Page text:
Paint defects: What is blistering, what causes blistering and how can the risk of blistering be minimised?
What is blistering?
Blistering is a defect when bubbles form in the exterior decorative paint film that has been applied to a surface or primer and has failed to settle effectively. The subsequent lifting of the existing paint film from the underlying surface causes bubbles or blisters to show.
What are the causes of blistering?
This defect occurs when an element of air, water or grease between the topcoat and the previous layers of paint, lifts and swells the finish coat, generating the formation of blisters.
The main difference from the blisters with other types of defects is the characteristic circular shape without breaking of the finish paint.
This defect usually occurs in a layer of paint from the primer to the topcoat or between the substrate and first coat. This defect is usually observed once the paint has dried.
Dirt on the surface can act as moisture absorbing sponges, once heat is applied or they are exposed to certain temperatures, these particles expel water resulting in blisters.
Moisture absorption by the coating, either by lack of crosslinking during the curing process or by absorption of porous substrates prior to application of paint.
Osmosis phenomenon through the paint layer salts on the substrate absorb moisture through the permeable paint film by osmosis so that it absorbs more water and produces the blisters.
Painting on very cold surfaces in comparison with the environment can cause issues too. If there is a high relative humidity, water (dew) particles form on the surface which generate blisters when the paint is applied.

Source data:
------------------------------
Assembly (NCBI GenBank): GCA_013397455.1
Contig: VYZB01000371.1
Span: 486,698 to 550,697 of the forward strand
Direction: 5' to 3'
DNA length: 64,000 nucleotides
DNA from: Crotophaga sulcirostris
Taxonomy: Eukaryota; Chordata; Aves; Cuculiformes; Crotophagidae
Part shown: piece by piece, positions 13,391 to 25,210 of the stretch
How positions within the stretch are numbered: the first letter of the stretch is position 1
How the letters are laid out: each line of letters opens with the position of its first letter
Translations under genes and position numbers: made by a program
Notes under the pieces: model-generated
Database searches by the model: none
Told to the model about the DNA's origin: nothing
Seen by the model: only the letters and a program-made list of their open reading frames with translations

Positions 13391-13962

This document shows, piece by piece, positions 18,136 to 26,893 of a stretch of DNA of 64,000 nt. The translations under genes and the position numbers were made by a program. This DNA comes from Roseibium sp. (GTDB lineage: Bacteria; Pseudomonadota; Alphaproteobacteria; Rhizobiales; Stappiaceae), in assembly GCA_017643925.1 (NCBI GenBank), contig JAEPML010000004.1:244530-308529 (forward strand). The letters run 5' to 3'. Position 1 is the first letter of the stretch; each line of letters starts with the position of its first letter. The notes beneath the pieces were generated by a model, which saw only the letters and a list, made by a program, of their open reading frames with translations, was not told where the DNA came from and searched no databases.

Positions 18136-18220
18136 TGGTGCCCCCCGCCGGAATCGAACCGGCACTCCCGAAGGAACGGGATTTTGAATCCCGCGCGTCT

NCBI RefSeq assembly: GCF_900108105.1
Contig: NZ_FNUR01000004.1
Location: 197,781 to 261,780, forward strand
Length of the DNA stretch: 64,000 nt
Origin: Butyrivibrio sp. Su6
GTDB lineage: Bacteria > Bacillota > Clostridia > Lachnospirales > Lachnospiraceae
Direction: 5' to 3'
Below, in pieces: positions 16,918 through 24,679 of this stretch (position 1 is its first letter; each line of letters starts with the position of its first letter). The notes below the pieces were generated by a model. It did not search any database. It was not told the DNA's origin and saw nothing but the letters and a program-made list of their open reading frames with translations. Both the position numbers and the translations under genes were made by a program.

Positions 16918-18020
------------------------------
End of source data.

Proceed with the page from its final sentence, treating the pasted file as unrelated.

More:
Insufficient drying of the substrate or previous layer of paint which contains moisture prior to application of paint can cause it too.
The use of compressed air (without filtering) with traces of water, grease, contaminants, etc means this water or contaminants are deposited on the surface and forms blisters.
How can blistering be rectified?
It’s critical to apply and cure coating systems under correct environmental conditions. Follow the manufacturer’s recommendations on ambient conditions and overcoating times.
- Complete sanding the filler once dried, to avoid leaving occlusions of air during the curing process of the filler. Possibly use a suitable primer to seal the filler.
- Verify the proper drying of the paint layer.
- Clarify the absence of contaminants in the layer of paint.
- Perform periodic maintenance to the system of generation and supply of compressed air to ensure no water or oil is present.
- Select a coating with stronger adhesion properties and low moisture-vapour transfer rate MVT.
- Always consult paint manufacturer before commencing rework.
It’s possible that sometimes blistering can subside if left to cure but the problem could still return with environmental changes.
Once the paint has dried, sand the area containing the blistering until reaching the layer without blisters. Once reached re seal and refinish.
The evaluation of blistering is detailed in ISO 4628-2 and ASTM D714, both require the assessment of quantity (density) and size, as documented by good photographic records.
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